Ooo, he looks like a Reggie! Must ask, it is pure white? Can't see on my phone because I picked up one of these off the road the other day which was underneath a tree with a lot of ravens nests but it had either hatched or had been eaten.

looking when the egg was on the ground did the ground look as though it had been dug or scraped at? The nest box you saw wrecked can you describe it?

The problem with the egg image is its a pretty standard looking egg, so it could be any bird of pigeon, tawny owl size.

intarsia Mon 08-Jul-13 18:41:50

Incubation is really precise with regard to temp and humidity- sorry to disappoint.
We hatch hens eggs using an incubator. Our dog scared a pheasant off her nest in our field. We kept an eye but she didn't come back so after a couple of hours I put them in the hen incubator. Yes, most of them hatched but I hadn't realised pheasant eggs incubate at a different temp from hens' and as a result they all had "splay leg" and couldn't walk. I battled on for a few days but it was pointless and they had to be put to sleep.
I think you are probably on to a loser here, I'm afraid.

LookingForwardToMarch Mon 08-Jul-13 18:42:43

Yes he is pure white all over

No Binky the ground looked pretty undisturbed, mind you it was short grass so not really anything to be disturbed.

The nest box looked like one someone had nailed onto a tree. It was about the size of a printer (closest size I can think of)

There was a chunk of wood quite high up so god knows how they got it down.

Yes that's the problem I've been having, there are so many birds with just plain white eggs!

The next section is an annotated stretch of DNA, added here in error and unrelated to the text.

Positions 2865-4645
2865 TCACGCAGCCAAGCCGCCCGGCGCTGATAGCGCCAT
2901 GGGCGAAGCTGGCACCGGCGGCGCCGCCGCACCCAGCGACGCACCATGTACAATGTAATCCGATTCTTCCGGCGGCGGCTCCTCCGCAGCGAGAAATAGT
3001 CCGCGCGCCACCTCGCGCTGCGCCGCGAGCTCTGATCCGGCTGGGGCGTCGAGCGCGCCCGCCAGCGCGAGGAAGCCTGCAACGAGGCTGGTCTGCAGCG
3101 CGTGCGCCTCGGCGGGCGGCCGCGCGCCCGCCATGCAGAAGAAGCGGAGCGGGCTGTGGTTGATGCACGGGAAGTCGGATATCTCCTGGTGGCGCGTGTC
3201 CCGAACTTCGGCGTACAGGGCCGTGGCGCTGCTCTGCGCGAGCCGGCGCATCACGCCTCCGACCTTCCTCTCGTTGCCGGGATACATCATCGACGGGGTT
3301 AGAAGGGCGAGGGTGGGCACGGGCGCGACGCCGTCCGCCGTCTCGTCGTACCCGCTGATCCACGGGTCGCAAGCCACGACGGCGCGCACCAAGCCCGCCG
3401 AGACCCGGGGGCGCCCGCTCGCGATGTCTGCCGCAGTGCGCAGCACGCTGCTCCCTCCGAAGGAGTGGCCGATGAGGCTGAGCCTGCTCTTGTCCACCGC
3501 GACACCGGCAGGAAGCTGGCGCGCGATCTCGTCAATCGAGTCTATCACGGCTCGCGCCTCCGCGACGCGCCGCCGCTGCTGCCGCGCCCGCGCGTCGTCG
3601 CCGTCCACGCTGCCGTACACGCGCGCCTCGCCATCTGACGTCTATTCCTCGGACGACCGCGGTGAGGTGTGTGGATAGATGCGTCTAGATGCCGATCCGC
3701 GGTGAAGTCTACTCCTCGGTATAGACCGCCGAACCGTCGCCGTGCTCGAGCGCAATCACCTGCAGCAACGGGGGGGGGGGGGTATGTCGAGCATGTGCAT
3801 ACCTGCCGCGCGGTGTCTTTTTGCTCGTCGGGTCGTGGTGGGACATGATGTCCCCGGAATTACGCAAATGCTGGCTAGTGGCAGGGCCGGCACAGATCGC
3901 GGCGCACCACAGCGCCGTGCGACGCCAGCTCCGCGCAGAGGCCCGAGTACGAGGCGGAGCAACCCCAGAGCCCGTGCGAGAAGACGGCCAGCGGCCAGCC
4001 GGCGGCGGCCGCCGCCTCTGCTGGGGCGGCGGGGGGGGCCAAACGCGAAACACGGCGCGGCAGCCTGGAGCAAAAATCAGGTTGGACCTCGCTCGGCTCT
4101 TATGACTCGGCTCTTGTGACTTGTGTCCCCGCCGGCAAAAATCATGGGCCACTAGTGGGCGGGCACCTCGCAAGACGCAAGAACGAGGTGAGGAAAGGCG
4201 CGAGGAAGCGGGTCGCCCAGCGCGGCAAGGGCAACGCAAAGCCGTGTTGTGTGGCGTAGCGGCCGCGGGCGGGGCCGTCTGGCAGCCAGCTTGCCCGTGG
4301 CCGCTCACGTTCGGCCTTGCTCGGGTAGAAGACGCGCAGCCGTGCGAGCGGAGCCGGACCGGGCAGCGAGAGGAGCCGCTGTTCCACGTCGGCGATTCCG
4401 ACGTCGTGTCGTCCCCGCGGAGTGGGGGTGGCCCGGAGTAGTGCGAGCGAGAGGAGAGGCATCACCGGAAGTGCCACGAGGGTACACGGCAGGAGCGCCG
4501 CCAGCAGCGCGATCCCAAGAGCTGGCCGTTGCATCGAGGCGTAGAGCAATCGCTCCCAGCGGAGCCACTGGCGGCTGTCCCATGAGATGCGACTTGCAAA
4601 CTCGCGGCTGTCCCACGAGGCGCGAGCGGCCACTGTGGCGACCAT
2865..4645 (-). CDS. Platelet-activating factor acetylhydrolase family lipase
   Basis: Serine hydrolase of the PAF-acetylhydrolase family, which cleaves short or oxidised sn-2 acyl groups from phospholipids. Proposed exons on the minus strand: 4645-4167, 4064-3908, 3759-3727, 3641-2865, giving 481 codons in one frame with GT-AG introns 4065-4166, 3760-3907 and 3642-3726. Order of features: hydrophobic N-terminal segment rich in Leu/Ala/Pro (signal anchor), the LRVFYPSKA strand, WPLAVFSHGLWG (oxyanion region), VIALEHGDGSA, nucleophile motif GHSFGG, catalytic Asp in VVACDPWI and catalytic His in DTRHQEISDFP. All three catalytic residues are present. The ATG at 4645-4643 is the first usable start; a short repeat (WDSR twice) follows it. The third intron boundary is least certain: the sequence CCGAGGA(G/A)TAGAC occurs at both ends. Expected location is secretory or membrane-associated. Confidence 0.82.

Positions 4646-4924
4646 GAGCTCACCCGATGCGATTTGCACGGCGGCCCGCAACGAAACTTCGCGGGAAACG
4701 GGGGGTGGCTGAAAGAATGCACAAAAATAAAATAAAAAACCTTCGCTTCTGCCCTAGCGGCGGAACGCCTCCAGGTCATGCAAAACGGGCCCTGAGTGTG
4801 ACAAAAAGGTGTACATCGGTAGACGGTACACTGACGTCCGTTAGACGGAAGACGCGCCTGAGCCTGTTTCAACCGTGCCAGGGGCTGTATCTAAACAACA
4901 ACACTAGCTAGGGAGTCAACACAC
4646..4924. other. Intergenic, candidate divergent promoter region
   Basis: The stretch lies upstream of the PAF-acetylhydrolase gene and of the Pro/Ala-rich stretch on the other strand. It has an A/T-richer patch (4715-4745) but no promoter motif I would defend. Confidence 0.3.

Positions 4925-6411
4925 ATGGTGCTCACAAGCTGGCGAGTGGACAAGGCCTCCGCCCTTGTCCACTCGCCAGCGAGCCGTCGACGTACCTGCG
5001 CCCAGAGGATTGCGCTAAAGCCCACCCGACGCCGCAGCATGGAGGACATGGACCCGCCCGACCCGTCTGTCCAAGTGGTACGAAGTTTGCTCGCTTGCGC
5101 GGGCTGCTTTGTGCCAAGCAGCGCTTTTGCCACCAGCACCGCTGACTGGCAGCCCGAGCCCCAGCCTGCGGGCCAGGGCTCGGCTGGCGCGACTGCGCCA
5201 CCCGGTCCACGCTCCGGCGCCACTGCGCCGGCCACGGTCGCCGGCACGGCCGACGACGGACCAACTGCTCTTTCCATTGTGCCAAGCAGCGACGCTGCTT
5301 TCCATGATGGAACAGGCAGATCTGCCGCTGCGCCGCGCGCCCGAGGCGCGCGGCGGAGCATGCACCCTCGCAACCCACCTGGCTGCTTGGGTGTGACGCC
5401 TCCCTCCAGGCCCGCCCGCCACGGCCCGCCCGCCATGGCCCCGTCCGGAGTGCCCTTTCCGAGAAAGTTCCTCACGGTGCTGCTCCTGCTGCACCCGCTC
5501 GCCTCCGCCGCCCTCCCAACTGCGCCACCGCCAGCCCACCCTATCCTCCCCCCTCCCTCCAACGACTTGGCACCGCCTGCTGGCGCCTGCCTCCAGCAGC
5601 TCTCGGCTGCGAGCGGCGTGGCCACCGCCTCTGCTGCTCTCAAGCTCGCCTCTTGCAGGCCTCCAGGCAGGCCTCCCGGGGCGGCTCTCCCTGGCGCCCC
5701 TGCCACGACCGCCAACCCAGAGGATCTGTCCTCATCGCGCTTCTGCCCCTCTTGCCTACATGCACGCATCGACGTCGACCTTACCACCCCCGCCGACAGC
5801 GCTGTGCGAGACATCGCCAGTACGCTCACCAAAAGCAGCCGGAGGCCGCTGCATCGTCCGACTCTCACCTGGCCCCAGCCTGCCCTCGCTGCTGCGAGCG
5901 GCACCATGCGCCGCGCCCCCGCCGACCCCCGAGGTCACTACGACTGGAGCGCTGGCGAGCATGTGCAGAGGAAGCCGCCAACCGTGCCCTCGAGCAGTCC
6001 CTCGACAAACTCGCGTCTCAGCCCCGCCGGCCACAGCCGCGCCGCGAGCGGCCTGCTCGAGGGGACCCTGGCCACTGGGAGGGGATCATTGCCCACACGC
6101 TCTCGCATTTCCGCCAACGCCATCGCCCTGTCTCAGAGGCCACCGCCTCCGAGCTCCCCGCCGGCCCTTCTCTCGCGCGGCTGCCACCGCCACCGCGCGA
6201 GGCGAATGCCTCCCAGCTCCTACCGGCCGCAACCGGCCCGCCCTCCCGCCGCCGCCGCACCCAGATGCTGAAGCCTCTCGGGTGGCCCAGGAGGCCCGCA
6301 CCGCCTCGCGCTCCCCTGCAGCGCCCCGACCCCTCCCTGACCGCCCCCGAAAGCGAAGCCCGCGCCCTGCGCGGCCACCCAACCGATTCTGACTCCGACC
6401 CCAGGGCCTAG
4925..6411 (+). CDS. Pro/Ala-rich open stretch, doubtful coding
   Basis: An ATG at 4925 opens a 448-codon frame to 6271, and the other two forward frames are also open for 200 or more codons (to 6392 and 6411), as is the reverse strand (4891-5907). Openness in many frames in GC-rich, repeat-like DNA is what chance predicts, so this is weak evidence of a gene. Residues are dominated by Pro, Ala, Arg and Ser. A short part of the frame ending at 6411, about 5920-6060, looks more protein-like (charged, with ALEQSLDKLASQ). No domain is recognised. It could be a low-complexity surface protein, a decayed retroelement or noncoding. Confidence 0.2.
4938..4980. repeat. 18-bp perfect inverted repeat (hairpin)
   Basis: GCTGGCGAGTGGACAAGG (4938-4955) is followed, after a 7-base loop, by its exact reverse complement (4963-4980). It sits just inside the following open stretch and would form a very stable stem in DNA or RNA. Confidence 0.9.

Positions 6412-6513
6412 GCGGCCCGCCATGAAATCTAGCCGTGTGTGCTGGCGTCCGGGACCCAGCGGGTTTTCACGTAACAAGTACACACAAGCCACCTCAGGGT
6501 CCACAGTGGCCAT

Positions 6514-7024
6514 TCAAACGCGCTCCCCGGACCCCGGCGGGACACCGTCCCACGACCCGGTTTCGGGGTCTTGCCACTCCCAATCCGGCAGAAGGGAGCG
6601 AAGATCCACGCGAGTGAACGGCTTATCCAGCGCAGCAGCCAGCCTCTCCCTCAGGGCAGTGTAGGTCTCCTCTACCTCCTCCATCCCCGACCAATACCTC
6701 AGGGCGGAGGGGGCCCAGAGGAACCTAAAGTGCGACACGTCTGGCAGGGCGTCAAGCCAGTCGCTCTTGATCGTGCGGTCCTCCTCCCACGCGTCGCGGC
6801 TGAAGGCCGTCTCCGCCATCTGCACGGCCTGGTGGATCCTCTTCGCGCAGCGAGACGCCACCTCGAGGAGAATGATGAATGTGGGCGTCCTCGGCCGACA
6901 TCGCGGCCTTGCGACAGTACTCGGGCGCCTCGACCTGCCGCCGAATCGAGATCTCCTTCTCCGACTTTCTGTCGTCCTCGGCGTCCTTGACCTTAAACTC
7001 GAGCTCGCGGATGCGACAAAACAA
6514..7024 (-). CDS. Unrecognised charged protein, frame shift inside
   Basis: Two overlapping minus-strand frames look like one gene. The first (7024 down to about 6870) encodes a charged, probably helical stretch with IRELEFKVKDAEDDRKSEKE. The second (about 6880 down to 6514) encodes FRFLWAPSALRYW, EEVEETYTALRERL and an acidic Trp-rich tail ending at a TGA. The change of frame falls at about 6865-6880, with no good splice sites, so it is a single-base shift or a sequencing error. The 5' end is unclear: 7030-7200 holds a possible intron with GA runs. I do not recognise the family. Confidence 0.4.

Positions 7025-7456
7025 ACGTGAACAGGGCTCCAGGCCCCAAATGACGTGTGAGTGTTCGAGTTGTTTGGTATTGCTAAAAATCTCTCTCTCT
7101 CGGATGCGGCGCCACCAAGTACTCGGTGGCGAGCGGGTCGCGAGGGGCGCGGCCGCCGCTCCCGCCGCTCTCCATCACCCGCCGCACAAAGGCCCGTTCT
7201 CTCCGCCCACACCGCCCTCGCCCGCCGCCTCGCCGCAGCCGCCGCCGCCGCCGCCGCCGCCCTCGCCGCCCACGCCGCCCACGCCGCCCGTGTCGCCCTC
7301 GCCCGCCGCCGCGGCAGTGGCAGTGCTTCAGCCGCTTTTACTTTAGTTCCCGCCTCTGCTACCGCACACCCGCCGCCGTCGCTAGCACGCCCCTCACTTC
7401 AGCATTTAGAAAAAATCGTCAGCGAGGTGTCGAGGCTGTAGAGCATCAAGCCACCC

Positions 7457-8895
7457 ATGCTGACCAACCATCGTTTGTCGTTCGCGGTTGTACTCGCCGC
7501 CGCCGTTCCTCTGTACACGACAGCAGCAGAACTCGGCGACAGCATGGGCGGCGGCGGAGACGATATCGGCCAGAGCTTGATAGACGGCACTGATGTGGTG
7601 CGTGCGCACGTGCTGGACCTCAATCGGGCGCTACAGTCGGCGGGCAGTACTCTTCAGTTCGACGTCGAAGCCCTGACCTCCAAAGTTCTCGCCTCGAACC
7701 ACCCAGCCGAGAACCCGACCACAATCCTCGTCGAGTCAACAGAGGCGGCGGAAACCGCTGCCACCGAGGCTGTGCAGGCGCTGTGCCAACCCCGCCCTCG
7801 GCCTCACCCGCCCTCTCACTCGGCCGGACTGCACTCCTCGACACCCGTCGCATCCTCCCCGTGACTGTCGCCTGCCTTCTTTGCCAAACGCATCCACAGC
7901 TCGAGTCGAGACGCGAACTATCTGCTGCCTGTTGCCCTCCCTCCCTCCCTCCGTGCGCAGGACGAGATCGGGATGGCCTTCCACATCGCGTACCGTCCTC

LookingForwardToMarch Mon 08-Jul-13 18:46:32

Intarsia I know he might not, but he does keep 'growing'

From what I read it does say there has to be constant temperatures and heat lamps and humidity ( and all kinds of things I know nothing about)

Ha that's why I couldn't figure out why he is growing away in my boiler room!

Didn't set out to deliberately try to hatch him. Just felt he had a better chance in my house then he did by that lake ( Or as my dp puts it ' You had to go all bleeding heart animal police on me again didn't you')

Said with affection of course grin

The egg looks too large for collared dove, closer to woodpigeon size. Here's a pic of a woodpigeon egg in someone's hand: 3.bp.blogspot.com/-dGSpkHPwnlg/T5GQyhBPkxI/AAAAAAAAAMI/uF72uRbRcmw/s1600/20120420_153456.jpg. Woodpigeons make crap, flimsy nests, and their eggs and chicks sometimes fall through the bottoms.

Owl eggs are normally very rounded. Not many other wild British birds of that sort of size lay pure white eggs. Birds that nest in standard-sized nestboxes (most commonly great and blue tits) lay really teeny tiny eggs, 16-18mm long (and not pure white but speckled with brown).

I found a formula online for replacement crop milk: http://www.internationaldovesociety.com/Recipes/macmilk.htm The tricky thing seems to be the digestive enzymes they need for the first three days. I have handreared feral pigeon chicks on cereal-based baby-food, but not newly hatched ones, mine were at least a couple of weeks old.